Osteoporosis (totally different from osteoarthritis!) is the term that describes loss of calcium from bone. Loss of calcium from bone is like losing bricks from a wall. The more bricks the wall loses, the weaker it becomes, and eventually the wall can crumble. Bones “crumble,” too…they fracture. There are many causes of osteoporosis, but by far the most common is the loss of estrogen, the female hormone, that occurs in women at menopause. Without estrogen, calcium begins leaching out of bone, and how fast this occurs is determined by genetics, smoking, alcohol consumption, diet, exercise, and some other factors. Sadly, only 1/6th of patients nationwide with osteoporosis are ever evaluated or treated for this common disorder. As a result, about 50% of post-menopausal women in the USA suffer osteoporosis-related fractures in their lifetimes…virtually all of which are preventable!
In addition to treating carpal tunnel syndrome, Dr. Malone specializes in the evaluation and treatment of osteoporosis at his Marshall, Wisconsin location. He spent 7 years in the osteoporosis clinic at the University of Wisconsin, evaluating and treating patients alongside several of the world’s most well-known osteoporosis researchers and clinicians. He is up-to-date on all of the available medications, and he is qualified to read DEXA scans, the X-ray tool used to estimate bone mineral content and future fracture risk.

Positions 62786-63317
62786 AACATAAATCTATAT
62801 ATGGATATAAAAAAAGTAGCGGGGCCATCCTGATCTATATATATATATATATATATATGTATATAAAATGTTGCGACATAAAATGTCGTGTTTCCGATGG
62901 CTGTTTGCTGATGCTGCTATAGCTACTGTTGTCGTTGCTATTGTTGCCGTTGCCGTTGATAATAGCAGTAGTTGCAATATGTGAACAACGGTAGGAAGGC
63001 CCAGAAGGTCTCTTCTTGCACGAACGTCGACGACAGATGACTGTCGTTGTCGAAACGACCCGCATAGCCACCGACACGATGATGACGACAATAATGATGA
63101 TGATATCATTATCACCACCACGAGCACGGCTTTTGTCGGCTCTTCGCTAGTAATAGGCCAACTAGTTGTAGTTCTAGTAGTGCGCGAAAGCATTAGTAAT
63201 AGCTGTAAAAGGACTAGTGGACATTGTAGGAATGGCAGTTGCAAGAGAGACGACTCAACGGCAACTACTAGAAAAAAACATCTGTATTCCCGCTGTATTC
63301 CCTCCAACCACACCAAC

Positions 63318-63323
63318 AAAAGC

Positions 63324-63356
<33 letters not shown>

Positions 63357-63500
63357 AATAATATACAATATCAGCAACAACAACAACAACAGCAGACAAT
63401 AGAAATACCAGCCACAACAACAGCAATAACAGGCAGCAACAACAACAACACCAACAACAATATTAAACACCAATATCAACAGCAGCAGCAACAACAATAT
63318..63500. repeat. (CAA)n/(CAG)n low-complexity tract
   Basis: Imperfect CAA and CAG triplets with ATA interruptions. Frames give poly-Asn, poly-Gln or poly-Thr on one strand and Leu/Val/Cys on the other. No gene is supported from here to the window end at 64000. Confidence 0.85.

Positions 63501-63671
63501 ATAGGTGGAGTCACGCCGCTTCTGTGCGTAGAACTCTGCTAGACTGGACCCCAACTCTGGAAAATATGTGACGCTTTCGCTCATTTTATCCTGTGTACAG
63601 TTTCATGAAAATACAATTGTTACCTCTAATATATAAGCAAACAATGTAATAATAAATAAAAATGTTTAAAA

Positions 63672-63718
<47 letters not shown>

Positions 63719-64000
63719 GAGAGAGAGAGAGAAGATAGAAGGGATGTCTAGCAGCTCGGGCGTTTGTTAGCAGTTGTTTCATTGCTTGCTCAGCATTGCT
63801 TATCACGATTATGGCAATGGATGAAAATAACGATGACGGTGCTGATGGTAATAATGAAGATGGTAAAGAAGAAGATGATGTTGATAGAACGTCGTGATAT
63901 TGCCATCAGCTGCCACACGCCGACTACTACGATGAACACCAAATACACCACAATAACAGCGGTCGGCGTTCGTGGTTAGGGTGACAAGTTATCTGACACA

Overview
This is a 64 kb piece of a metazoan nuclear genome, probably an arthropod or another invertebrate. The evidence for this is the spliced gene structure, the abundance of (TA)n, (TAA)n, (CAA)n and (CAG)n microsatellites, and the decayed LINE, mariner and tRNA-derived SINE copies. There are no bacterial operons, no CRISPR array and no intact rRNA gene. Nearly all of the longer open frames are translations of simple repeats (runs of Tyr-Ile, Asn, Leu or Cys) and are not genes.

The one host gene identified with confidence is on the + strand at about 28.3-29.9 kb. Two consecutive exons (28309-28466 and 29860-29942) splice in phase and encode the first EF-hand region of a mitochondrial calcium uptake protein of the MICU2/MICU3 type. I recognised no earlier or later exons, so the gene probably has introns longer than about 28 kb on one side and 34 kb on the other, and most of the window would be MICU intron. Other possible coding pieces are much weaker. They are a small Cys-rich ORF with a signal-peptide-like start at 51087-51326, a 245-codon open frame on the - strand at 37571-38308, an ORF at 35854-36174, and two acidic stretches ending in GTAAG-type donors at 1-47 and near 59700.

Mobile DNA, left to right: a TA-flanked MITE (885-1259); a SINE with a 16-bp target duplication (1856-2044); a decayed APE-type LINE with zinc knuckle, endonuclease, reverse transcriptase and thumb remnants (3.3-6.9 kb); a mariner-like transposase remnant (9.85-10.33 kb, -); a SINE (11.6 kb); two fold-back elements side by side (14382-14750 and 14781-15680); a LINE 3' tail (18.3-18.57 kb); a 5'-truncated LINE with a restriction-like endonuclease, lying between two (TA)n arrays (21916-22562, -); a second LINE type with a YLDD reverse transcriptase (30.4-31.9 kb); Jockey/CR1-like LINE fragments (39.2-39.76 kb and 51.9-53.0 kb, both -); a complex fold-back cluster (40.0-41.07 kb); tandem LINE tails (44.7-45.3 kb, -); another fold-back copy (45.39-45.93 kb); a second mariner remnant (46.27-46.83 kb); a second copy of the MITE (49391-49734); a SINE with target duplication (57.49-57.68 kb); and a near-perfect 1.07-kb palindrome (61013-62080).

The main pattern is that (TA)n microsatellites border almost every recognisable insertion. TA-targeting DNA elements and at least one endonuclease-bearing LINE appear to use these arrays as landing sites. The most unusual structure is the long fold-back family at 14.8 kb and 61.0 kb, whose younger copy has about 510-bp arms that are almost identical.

Factors that increase risk of osteoporosis and osteoporosis-related fracture:
- Cigarette smoking
- Consumption of more than 3 alcoholic drinks per day
- Poor diet, with inadequate intake of calcium and Vitamin D
- Lack of exercise
- Family history of osteoporosis
- Personal history of fracture from osteoporosis
- Intestinal conditions that interfere with normal intestinal absorption
- Certain medications, especially corticosteroids
Should I take Calcium and Vitamin D?
There is controversy about how much calcium and Vitamin D a person should take, especially how much calcium. Dr. Malone recommends that a person take 2000 IU (international units) of vitamin D3 per day, and this is sold in all drug and grocery stores without a prescription. This dose is right for most, but not all, people. In some cases doses must be individualized to account for poor absorption and other factors.
Calcium is found in greatest quantity in dairy products…milk, cheese, yogurt, cottage cheese, etc. There is VERY LITTLE calcium in other non-dairy foods, including broccoli. It would require intake of a huge amount of broccoli daily to provide sufficient calcium for good bone health, especially in post-menopausal women. If a person cannot tolerate dairy products, it may be necessary to use a calcium supplement pill of 600-1200 mg a day. In Dr. Malone’s opinion, for people who use dairy products in their daily diet, and who do not have intestinal conditions that interfere with normal absorption, calcium supplement pills are probably NOT necessary.